Such awards have little meaning and they seldom go to good artists. I suspect that worthwhile new work is increasingly exchanged in private transactions. The days are long gone when we could follow the career of some commanding artist via a one-person show every couple of years in a dealer's gallery. The last recession finally closed down this type of exhibition. Senior artists (among them the painters Gillian Ayres, Lucian Freud and John Hoyland, and the sculptor Phillip King) now do without a gallery and deal directly with their collectors. Dealers who closed their galleries in the recession buy and sell from their homes. The newest kind of dealer doesn't want the overheads and dull immoveablility of a gallery, though he or she may rent a space occasionally. All that's needed, they say, is a suit, a portable phone and a lot of contacts.

Flashy but likeable, these superkids have abandoned the old ambition of dealers, to sell the work of their living artists to public galleries. They have no interest in museum culture at all. A sale would be fine, but they don't want to work their way through tiers of administrators. Young artists have similar views. How absurd, to wish to be in a museum. Their expectations are impermanent. Recently I've heard artists in their twenties (including a Turner Prize shortlistee) saying that art is quite fun for the moment but that they would go and be successful at something else when the fun ran out. I was a little taken aback, having been brought up on the notion that you signed on for life. I concede, though, that the idea of art as a short-term commitment has its merits. After all, we don't expect everyone who has been to an art school to be an artist when they graduate.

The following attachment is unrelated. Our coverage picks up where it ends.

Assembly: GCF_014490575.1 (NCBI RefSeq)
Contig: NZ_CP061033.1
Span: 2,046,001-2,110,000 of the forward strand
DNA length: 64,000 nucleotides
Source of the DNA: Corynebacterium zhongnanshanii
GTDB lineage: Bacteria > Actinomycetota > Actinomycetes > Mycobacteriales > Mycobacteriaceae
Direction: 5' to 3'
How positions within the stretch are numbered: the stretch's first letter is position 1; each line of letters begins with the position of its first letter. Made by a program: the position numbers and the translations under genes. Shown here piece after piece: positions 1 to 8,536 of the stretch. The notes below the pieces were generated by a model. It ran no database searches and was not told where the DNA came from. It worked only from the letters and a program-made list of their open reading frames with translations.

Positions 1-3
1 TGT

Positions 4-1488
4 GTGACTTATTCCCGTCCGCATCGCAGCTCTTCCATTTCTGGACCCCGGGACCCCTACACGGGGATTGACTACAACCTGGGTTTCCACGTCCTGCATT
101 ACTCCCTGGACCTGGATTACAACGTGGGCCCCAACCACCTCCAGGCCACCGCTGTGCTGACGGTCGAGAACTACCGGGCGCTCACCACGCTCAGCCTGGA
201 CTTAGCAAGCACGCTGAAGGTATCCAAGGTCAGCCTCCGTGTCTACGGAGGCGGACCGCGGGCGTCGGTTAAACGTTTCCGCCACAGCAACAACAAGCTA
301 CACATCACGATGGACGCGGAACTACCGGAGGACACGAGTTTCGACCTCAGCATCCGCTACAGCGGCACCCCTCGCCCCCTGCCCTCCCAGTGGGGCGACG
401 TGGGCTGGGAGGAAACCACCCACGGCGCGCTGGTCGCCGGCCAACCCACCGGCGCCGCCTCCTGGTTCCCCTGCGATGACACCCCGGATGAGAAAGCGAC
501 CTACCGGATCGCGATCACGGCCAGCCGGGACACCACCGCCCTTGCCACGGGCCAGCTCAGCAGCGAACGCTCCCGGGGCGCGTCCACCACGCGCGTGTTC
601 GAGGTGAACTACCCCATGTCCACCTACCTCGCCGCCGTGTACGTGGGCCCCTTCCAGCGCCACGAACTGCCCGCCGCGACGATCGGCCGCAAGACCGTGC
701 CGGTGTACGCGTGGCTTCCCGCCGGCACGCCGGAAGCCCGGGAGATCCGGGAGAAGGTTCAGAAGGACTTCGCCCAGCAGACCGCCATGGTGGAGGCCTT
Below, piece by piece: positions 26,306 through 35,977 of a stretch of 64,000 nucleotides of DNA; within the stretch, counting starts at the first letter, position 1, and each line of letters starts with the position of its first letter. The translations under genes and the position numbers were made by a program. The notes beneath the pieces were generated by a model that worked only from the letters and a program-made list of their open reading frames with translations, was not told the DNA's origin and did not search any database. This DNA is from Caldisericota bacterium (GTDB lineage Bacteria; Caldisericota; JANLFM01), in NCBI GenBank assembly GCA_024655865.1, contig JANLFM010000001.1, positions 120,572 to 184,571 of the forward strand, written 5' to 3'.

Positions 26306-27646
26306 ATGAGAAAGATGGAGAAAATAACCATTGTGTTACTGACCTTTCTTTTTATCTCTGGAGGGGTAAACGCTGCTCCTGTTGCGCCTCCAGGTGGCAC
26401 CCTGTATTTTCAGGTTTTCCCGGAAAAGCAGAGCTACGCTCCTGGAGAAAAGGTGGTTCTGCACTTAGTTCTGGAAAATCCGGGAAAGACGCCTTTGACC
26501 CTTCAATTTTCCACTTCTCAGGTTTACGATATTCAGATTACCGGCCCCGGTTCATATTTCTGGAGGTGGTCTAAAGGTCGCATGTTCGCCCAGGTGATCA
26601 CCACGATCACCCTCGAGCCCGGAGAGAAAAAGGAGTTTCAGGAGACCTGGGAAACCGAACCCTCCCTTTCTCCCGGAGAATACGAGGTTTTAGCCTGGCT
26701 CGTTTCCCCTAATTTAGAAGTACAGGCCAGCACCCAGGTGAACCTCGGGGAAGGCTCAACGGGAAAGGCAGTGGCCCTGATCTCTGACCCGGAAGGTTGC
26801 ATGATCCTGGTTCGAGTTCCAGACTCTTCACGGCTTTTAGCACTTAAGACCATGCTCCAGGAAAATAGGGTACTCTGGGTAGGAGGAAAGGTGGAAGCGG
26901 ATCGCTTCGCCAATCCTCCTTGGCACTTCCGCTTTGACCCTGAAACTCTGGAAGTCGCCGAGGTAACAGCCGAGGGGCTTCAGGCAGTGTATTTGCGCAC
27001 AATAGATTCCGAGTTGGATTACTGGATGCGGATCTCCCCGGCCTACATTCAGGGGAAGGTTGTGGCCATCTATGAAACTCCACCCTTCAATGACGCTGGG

Whatever the changes of the last few years, the art schools remain the bedrock of British art life. They are unique in the world. No other country has such a direct relationship between art education and visual culture in general. If I could see beyond the administrators to the people who really govern art's fortunes I would ask them to show their good faith by creating a new, great art school for the 21st century. I have a site in mind. It's Bankside. The future home of the Tate. No doubt s pace will be cleared for a lot of shops. Let's have room for some art education as well.

Why not? An association of an art school with a major gallery is unusual but not unprecedented, especially in America. Both sides could benefit. I know of no Tate official who has either studied or taught in an art school. Nor do I know any art school with the immense knowledge of historic and recent art that is stored somewhere within the Tate. A new start for the Tate within the realm of education would be good for the health of art generally - and surely would lead to some good exhibitions. !